“The important thing in any relationship is that each person helps the other become themselves,” he says, adding that his “honest, tough and extraordinarily compassionate” wife has helped him to do that. Sheen, “a happy man”, will carry on acting (seen next in The Amazing Spider-Man, alongside Andrew Garfield) as long as the phone keeps ringing.
He will also be seen in Charlie’s forthcoming sitcom, Anger Management. “Charlie’s great; very funny, very disciplined. I had a great time with him. He films two shows a week — a tough grind. I don’t know how he does it.”
Is Sheen happy that Charlie seems to be over the craziness of last year? “Of course I am.” Was it difficult to watch his meltdown? “For sure. I’m very grateful for his part in our life. I can’t imagine what it would be like without him.” Did he try to advise him? “We all did, but you can’t make anybody see themselves: that’s their challenge and journey. They have to come to themselves in what AA calls ‘a moment of clarity’, honestly accepting who they are. It’s about wanting to live the best life, and it’s not confined to people with addictions.” He doesn’t know if Charlie has done that: “Only he can answer that.”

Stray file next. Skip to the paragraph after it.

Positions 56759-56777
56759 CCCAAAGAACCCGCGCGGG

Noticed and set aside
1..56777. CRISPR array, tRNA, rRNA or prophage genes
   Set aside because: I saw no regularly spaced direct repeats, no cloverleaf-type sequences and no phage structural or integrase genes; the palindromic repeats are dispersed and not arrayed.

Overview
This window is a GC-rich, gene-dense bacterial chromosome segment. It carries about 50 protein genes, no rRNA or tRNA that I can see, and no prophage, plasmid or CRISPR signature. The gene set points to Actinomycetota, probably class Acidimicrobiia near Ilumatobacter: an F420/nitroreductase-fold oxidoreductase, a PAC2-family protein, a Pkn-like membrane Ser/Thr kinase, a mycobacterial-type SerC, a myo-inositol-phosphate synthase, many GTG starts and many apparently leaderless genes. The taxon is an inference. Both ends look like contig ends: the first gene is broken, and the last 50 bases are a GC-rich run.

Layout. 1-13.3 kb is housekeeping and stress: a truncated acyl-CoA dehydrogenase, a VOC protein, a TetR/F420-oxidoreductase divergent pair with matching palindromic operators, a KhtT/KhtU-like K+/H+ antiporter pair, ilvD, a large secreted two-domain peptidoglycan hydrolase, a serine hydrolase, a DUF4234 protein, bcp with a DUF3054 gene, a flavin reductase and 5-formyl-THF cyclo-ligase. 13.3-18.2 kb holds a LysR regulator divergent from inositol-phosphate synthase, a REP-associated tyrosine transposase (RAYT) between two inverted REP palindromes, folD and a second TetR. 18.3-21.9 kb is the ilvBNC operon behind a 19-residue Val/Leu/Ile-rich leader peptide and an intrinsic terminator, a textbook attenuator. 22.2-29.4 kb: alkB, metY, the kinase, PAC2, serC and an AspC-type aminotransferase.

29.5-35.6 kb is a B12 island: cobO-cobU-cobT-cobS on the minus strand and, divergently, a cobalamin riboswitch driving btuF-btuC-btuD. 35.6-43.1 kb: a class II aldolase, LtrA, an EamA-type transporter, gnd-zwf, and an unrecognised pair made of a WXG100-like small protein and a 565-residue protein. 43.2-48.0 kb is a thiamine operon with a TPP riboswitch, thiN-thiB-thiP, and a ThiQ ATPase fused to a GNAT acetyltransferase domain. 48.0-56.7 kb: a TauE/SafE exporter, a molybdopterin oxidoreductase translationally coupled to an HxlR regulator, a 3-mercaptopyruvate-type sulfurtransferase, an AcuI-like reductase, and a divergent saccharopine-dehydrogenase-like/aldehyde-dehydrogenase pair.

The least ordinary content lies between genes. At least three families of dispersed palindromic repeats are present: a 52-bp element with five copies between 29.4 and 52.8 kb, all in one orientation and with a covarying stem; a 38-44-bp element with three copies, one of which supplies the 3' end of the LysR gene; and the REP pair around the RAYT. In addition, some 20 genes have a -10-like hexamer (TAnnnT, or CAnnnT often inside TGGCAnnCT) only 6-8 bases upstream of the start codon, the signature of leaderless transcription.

Emilio says that they shouldn’t say anything further “to fuel the fire” and asks me, suddenly not the chilled man of the soil, to “keep a lid” on any more questions about Charlie. The latter, preparing to return to TV, recently said that he was looking forward to “just being a dad” with his children this summer. The Sheens appear to be closing ranks to rehabilitate the family brand.
As Sheen notes, laughing: “My kids are great, they seem to be the only ones who will employ me.”